Where I saw the biggest difference is in the design/architecture phase. Judging from only my personal experience, folks without training in CS do seem to struggle with more theoretical-level tasks. In my career, I have frequently found myself taking lead in system architecture & code design tasks, and letting others do the implementation. That may just be me, or that may be my education; I think it's probably both.
From what I've seen, most self-taught developers focus on making things work, while CS people will sit down and think about theory and trade-offs, although I've seen the opposite happen.
I think it depends on how much effort you put into understanding how the computer will handle your source code (things like compiling, computer architecture) and how to improve it (algorithms optimization, data structures, heuristics, AI), which is what a CS course forces you to do throughout it's duration. If you're self-taught, you'll have to do these by yourself, which leaves room for mistakes and misinterpretation if you're not cautious.
In general, it's just two different skill sets; but in the end, it majorly depends on the person to learn these things either way.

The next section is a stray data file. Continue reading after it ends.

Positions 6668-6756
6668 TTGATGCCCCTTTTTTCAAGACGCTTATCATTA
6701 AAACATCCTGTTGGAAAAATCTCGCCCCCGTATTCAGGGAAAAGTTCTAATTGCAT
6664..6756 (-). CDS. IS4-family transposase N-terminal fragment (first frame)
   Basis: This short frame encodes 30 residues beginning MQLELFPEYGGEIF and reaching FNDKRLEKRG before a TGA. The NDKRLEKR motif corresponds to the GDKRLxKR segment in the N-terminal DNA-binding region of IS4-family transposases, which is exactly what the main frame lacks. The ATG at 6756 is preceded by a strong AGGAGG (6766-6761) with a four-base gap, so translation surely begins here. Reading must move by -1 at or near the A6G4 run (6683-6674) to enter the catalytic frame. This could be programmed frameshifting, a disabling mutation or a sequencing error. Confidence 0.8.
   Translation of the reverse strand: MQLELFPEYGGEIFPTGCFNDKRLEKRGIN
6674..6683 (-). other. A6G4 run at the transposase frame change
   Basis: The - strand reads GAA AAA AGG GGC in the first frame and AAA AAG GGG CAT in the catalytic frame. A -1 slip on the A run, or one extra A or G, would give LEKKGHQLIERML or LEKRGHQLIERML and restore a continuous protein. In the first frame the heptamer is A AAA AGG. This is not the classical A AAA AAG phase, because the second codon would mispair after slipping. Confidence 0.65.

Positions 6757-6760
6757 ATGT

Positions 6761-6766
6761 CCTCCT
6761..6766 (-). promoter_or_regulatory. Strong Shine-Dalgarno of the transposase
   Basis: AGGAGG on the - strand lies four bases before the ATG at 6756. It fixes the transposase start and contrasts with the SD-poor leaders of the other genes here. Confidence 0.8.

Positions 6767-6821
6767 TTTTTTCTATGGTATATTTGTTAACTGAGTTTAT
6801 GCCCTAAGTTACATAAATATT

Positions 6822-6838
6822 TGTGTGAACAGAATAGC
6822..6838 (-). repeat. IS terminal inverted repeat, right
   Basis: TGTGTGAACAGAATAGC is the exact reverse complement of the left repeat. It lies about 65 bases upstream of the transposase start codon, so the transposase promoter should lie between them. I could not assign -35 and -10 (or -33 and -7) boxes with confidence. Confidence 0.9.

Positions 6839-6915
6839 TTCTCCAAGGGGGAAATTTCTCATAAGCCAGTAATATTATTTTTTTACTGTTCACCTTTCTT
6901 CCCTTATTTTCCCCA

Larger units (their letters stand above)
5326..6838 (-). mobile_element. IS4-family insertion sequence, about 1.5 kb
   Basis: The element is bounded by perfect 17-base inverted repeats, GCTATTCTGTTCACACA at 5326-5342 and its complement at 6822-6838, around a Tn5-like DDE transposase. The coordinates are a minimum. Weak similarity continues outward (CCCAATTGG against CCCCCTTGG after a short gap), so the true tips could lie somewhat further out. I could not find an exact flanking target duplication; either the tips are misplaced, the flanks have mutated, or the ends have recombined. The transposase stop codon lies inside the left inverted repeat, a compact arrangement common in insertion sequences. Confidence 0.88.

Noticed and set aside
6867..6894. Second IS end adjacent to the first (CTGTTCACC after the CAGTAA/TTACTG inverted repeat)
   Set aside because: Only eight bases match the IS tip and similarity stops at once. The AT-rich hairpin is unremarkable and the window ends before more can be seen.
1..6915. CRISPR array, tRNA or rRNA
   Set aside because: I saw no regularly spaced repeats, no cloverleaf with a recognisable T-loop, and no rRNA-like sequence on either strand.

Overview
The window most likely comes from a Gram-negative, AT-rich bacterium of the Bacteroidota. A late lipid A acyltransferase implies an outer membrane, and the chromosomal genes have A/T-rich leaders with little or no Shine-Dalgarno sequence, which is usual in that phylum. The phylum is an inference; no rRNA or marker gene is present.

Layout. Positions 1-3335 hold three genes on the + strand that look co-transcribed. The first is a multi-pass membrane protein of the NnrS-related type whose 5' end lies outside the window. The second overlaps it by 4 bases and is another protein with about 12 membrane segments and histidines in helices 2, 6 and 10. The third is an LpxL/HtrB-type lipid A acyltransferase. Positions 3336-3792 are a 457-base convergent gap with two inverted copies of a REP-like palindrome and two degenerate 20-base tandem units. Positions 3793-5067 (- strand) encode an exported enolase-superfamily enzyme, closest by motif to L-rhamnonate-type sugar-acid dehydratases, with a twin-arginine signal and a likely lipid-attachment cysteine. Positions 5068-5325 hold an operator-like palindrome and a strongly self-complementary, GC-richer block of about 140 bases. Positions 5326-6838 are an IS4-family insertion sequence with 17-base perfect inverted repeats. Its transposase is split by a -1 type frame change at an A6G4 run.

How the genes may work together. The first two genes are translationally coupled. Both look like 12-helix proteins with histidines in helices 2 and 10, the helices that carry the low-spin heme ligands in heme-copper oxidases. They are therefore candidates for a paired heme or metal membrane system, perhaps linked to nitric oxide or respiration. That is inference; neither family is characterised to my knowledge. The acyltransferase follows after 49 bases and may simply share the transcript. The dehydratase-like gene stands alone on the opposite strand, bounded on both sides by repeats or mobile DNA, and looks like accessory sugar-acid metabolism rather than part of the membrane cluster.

You forgot to mention that employers will often overlook "self-taught" programmers because they lack a degree. Before getting a degree, I tried applying for a lot of jobs and they often didn't even give me a chance, but once in a while, when they did, I showed them I was more than capable of handling difficult tasks through my performance in technical interviews. Nowadays, I only need to have a brief conversation with the tech lead to get a job, which feels really nice. So while I'm not exactly light years ahead of where I was before starting my degree (I definitely learned a lot, don't get me wrong), it feels much easier getting jobs because I have credentials to validate my competence, I don't have to prove it.
That's a good point!
I think if I tried to self-learn programming at 18 I would have had no idea where to start and may have given up before I even began. So I think the main benefit of a university degree for me was letting other people tell me what I needed to learn (also I got a couple of internships thanks to my uni!).
And there are so many seminars that you can attend. Sometimes people from the field guide you through these seminars and you get an insight of what is happening in the tech-world concurrently, what technologies are emerging and what your priorities should be.
Good post and congrats! I didn't get all of the knowledge I wanted since I ran out of time and money. I learned a good amount though. It did help me with upgrading my problem solving and math skills. I also got a better understanding of algorithms and data structures. I don't regret my education, I just miss it.